A First on the First.

A First on the First.
A First on the First.
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On November 1, we visited European Taste for some culinary firsts. It’s tucked into a West Patterson Avenue strip mall near Pump Road, a hole in the wall with florescent lighting and a boom box that was playing Toto’s Africa when we arrived. A tall, smiling, gregarious Hungarian man, Ligia, welcomed us. He and his wife, Adrian, who are from Transylvania, opened the restaurant about a year ago, offering, well, a taste of Europe. After he explained the menu (with dishes from Romania, Hungary, Greece and Italy), he brought two glasses of Hungarian wine, ever so slightly effervescent and more obviously merlot-y ($5.50).


Ligia delivered a couple of fresh, warm yeasty rolls with whipped butter, as we began looking over all of our starter options: spanakopita, something called Langosh (a fried bread stuffed with feta), soup with farina dumplings and various salads. We settled on a traditional Greek salad with olives and feta ($5.50) and a garlic cream soup ($3.99). Though the salad came with a ramekin filled with what appeared to be dressing of the Wishbone variety, the salad was crunchy, salty, fresh and satisfying. The soup was really wonderful, creamy yet light, with a hint of citrus and a subtle garlic presence – just a tap on the shoulder, all topped with chives and croutons. I plan to attempt a re-create it very soon.



We decided to skip the entrees from Greece and Italy, and even the ‘European Tortillas’, and settled on food from their native Romania. Mici ($9.50) is a rich, savory Transylvanian sausage, which has beef, pork and spices with a little baking powder to make it surprisingly light and airy. It’s served with a dollop of spicy mustard. A second entree was Sarmale ($9.50), cabbage leaves stuffed with rice, beef and pork. The meat-to-rice ratio was very nicely a little meat heavy. The al dente quality coupled with the subtle vinegar in the cabbage cut through the unctuous meat with a nice bite. Entrees are served with your choice of mashed potatoes, veggies, rice or potatoes natur (boiled potatoes with oil and chives). Being a potato lover, I give their mashed potatoes a standing ovation; devilishly creamy (a ricer must have been used), buttery, salty and quite impossible to stop eating.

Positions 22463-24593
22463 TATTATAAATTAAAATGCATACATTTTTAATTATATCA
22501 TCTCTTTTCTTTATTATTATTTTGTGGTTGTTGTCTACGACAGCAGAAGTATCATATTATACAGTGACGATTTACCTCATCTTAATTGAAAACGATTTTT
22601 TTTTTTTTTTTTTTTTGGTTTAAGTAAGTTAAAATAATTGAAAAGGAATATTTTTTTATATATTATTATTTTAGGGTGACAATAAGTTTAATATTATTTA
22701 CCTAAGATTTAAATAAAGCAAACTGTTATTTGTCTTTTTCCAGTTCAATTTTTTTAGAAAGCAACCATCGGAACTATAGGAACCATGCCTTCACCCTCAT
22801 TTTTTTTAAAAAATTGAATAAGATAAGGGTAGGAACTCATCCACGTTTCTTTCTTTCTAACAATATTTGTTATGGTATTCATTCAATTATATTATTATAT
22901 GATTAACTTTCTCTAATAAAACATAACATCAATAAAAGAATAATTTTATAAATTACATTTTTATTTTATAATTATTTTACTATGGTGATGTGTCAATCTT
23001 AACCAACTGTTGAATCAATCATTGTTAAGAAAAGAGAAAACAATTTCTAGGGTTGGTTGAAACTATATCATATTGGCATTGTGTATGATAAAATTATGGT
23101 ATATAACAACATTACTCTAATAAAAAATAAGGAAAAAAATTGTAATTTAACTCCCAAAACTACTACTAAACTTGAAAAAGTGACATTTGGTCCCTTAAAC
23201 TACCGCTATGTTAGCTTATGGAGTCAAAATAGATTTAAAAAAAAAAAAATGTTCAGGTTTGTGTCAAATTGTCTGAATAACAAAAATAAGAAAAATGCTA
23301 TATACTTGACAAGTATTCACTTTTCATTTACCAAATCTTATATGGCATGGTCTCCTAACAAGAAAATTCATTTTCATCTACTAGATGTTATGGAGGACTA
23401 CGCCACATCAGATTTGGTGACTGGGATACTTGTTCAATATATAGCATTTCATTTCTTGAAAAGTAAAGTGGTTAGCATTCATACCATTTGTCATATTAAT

As we progressed through our meal, three of the remaining four tables filled and Ligia attended to everyone as though they were the only table in the house. His wife, Adrian, periodically popped out of the kitchen to check in on everyone. As Rod Stewart crooned from the boom box, we labored over the desserts, which are clearly a focus: baklavas, strudels, cakes, cookies and truffles fill their pastry case. Alas, we were stuffed and decided not. After Adrian packed up our leftovers, and even threw in a full container of the garlic cream soup for us to take home, she included a little sample of pastries and in her thick Transylvanian accent, with a smile to match her husband’s, said, “You can’t leave without something sweet.”



I’m fairly certain this was my first Romanian cuisine and certainly my first Transylvania-specific food. I will have to return – especially during the cold months ahead – to try that goulash. And with Adrian and Ligia running the show, you don’t even have to order dessert to experience something sweet.


European Taste, 10604 Patterson Ave, 741-1638

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